“I think getting (Hill) healthy is a big part of it, playing George,” Budenholzer said when asked why Carter has not been seen as a useful part of his rotations in the last four games. “Jevon’s been good. He’s helped us. So we gotta look at everything, but I think the defense and everything, I don’t know what they ended up at — 108 — I think George really helps us defensively. And Jevon can too. They’re different in how they help us defensively.”

In Game 6, the Bucks were minus-29 in the minutes Grayson Allen was on the floor and the starting shooting guard went 0-for-4 from 3. He hit three big 3s and scored 11 points in the Bucks’ Game 1 win, tallied four assists despite going scoreless in the Game 3 win and put up eight points and five assists in the Game 5 win. He is one of the only players that the Celtics cover with any urgency defensively, but, like Hill, the Celtics have also targeted him on switches.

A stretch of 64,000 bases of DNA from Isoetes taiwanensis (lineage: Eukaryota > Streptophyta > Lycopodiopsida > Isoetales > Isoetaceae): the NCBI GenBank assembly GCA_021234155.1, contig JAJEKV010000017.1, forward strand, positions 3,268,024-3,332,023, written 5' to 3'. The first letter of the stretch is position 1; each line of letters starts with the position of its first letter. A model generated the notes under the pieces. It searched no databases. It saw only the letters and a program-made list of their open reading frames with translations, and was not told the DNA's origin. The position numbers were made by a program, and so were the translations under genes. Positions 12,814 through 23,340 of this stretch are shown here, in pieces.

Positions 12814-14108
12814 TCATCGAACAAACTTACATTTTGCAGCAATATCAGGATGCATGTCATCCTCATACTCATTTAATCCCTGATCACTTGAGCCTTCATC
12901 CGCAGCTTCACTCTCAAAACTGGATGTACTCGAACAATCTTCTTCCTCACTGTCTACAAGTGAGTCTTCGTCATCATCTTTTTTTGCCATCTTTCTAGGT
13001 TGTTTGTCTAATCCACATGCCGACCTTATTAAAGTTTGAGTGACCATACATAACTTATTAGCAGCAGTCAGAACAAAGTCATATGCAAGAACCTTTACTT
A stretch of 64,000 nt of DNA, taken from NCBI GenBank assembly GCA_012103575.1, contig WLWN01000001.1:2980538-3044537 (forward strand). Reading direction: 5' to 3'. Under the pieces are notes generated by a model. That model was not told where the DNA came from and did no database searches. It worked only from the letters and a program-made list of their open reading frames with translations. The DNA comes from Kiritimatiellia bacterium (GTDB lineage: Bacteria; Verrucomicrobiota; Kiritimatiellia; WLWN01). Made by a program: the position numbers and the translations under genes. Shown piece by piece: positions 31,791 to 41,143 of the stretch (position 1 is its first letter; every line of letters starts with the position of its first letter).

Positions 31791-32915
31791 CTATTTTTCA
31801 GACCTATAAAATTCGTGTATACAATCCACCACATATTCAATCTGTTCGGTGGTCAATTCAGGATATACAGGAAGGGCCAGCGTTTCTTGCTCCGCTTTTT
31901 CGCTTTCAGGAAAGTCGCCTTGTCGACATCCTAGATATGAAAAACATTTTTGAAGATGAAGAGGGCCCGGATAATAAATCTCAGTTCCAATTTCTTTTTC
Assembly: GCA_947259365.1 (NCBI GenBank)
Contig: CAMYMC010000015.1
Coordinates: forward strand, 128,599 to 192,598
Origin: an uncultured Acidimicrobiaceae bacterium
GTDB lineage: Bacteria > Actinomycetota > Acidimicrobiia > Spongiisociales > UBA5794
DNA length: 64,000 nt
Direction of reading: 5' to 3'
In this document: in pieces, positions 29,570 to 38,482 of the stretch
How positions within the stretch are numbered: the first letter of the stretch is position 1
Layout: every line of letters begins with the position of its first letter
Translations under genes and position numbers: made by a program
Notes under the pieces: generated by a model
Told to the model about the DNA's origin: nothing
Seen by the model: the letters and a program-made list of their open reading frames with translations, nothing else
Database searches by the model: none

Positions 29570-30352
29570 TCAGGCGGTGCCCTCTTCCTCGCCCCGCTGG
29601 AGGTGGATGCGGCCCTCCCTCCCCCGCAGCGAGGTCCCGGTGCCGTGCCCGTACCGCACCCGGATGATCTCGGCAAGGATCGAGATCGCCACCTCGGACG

“The plus-minus is a tough stat and sometimes it’s good, but Grayson is doing his best,” Budenholzer said following Game 5. “He had some good looks. Just some nights they go, some nights they don’t. Sometimes you get good looks … I don’t know when they got their transition points. It can flip. You make one or two of those, he feels a lot better. Less transition defense, more halfcourt defense, but as a group, we gotta be better.”

Without Middleton, the margin for error is nonexistent. Budenholzer has to push the right buttons with his remaining personnel, but even with the perfect rotation, the Bucks still need more offense. Repeatedly, during their postgame media availability following Game 6, the Bucks brought up one thing that can help them score more points.